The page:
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Fast and powerful Swift string scanning made simple

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Swift Package Manager Mac + Linux Twitter: @johnsundell

Welcome to Sweep — a powerful and fast, yet easy to use, Swift string scanning library. Scan any string for substrings appearing between two sets of characters — for example to parse out identifiers or metadata from a string of user-defined text.

Sweep can be dropped into a project as a general-purpose string scanning algorithm, or act as the base for custom, more high-level scanning implementations. It aims to complement the Swift standard library’s built-in string handling APIs, both in terms of its design, and also how its implemented in an efficient way in line with Swift’s various string conventions.


The easiest way to start using Sweep is to call the

method that it adds on top of
— meaning that you can use it on both “normal” strings and

Here’s an example in which we scan a string for HTML tags, and both identify the names of all tags that appear in the string, and also any text that should be rendered in bold:

import Sweep

let html = "

Hello, this is bold, right?

" let tags = html.substrings(between: "") print(tags) // ["p", "b", "/b", "/p"]

let boldText = html.substrings(between: "", and: "") print(boldText) // ["this is bold"]

Sweep can also scan for different patterns, such as a prefix appearing at the start of the scanned string, or its end. Here we’re using those capabilities to identify headings in a string of Markdown-formatted text:

import Sweep

let markdown = """

Section 1


Section 2


let headings = markdown.substrings(between: [.prefix("## "), "\n## "], and: [.end, "\n"])

print(headings) // ["Section 1", "Section 2"]

Since Sweep was designed to fit right in alongside Swift’s built-in string APIs, it lets us compose more powerful string scanning algorithms using both built-in functionality and the APIs that Sweep adds — such as here where we’re parsing out an array of tags from a string written using a custom syntax:

import Sweep

let text = "{{tags: swift, programming, xcode}}" let tagStrings = text.substrings(between: "{{tags: ", and: "}}") let tags = tagStrings.flatMap { $0.components(separatedBy: ", ") } print(tags) // ["swift", "programming", "xcode"]

Sweep was also designed to be highly efficient, and only makes a single pass through each string that it scans — regardless of how many different patterns you wish to scan for. In this example, we’re using two custom matchers to parse two pieces of metadata from a string:

import Sweep

let text = """ url: title: Swift by Sundell """

var urls = URL var titles = String

text.scan(using: [ Matcher(identifiers: ["url: "], terminators: ["\n", .end]) { match, range in let string = String(match) let url = URL(string: string) url.flatMap { urls.append($0) } }, Matcher(identifiers: ["title: "], terminators: ["\n", .end]) { match, range in let string = String(match) titles.append(string) } ])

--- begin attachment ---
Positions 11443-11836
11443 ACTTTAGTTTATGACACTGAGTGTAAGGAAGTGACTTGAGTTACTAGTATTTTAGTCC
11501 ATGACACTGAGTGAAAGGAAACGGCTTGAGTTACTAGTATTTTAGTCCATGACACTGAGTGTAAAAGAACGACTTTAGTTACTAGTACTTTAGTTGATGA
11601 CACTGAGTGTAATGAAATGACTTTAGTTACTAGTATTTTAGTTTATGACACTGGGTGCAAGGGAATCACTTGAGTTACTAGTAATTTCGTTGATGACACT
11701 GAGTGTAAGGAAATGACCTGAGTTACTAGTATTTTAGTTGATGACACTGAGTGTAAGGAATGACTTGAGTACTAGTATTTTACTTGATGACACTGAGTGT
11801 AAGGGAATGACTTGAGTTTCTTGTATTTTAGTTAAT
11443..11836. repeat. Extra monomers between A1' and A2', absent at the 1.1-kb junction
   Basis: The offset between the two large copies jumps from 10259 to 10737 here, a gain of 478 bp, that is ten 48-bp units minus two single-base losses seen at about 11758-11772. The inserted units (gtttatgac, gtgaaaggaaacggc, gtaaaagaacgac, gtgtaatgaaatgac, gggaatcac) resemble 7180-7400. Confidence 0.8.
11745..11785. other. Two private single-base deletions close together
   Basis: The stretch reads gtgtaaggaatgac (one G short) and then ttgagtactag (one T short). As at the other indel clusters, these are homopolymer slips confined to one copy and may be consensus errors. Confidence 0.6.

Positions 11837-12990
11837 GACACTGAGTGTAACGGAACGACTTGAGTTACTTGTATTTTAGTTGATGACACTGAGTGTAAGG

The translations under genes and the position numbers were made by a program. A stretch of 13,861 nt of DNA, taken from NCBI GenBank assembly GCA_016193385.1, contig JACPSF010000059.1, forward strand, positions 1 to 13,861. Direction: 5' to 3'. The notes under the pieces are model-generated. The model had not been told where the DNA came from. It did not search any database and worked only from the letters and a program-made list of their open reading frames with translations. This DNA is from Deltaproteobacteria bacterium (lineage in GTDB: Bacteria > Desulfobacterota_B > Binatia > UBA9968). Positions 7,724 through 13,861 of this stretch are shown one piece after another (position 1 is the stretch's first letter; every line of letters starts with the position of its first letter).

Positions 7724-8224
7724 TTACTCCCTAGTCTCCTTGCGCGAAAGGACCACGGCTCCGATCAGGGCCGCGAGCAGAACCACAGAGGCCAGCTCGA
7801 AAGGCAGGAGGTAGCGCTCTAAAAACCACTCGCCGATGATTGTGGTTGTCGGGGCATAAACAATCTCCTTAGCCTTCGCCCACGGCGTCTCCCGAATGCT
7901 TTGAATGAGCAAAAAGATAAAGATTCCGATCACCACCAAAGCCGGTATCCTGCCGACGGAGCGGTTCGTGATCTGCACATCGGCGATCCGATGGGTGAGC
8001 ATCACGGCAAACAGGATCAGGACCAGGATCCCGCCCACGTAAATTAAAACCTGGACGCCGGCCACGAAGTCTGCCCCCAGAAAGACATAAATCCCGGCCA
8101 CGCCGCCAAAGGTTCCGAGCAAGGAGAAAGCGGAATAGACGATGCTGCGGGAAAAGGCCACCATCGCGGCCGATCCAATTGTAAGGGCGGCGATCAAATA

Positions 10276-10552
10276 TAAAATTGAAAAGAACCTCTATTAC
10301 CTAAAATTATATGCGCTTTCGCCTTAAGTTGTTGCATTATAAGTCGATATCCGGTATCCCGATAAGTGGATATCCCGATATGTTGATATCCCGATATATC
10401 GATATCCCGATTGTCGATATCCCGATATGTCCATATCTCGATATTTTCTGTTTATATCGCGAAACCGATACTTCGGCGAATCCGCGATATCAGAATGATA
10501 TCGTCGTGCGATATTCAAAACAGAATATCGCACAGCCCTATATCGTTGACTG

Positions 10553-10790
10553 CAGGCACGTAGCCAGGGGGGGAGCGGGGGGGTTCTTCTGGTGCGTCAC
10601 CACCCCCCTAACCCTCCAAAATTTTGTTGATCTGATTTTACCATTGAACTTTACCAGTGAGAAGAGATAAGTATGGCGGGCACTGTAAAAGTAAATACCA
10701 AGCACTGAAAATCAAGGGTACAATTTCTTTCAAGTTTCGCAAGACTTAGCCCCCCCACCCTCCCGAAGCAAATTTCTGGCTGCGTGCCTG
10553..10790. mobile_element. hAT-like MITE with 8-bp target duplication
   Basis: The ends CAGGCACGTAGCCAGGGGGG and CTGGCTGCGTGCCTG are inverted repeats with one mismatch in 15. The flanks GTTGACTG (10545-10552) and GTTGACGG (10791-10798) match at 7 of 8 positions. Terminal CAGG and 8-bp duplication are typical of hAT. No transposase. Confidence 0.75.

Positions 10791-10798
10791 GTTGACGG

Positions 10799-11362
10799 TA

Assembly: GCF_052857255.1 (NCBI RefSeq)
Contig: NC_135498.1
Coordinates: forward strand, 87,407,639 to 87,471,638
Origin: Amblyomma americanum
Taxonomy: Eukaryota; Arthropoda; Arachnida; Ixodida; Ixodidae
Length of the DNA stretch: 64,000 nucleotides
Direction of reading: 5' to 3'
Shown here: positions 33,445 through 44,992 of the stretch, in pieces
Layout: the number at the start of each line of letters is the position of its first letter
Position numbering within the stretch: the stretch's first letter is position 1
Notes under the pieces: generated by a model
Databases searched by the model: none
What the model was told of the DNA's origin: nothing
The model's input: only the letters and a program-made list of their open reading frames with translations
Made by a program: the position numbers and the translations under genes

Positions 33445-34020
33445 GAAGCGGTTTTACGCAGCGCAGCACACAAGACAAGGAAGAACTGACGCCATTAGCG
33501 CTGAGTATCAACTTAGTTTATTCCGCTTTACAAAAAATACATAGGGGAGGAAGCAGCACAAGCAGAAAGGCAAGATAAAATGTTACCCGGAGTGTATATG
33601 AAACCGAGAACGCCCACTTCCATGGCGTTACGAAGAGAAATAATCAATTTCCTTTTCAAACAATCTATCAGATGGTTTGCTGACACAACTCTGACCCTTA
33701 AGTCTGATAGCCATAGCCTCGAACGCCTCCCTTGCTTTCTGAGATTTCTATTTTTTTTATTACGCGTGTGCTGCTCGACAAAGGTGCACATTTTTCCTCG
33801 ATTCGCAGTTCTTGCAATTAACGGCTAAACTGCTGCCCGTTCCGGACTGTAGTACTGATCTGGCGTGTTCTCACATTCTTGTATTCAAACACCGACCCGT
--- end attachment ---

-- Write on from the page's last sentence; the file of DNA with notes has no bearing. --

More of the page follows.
print(urls) // [] print(titles) // ["Swift by Sundell"]

Sweep is not only efficient in terms of complexity, it also has a very low memory overhead, thanks to it being built according to Swift’s modern string conventions — making full use of types like

, and avoiding unnecessary copying and mutations when performing its scanning.


Sweep is distributed as a Swift package, and it’s recommended to install it using the Swift Package Manager, by declaring it as a dependency in your project’s

.package(url: "", from: "0.1.0")

For more information, please see the Swift Package Manager documentation.

Contributions & support

Sweep is developed completely in the open, and your contributions are more than welcome.

Before you start using Sweep in any of your projects, it’s highly recommended that you spend a few minutes familiarizing yourself with its documentation and internal implementation (it all fits in a single file!), so that you’ll be ready to tackle any issues or edge cases that you might encounter.

To learn more about the principles used to implement Sweep, check out “String parsing in Swift” on Swift by Sundell.

Sweep does not come with GitHub Issues-based support, and users are instead encouraged to become active participants in its continued development — by fixing any bugs that they encounter, or improving the documentation wherever it’s found to be lacking.

If you wish to make a change, open a Pull Request — even if it just contains a draft of the changes you’re planning, or a test that reproduces an issue — and we can discuss it further from there.

Hope you enjoy using Sweep! 😀

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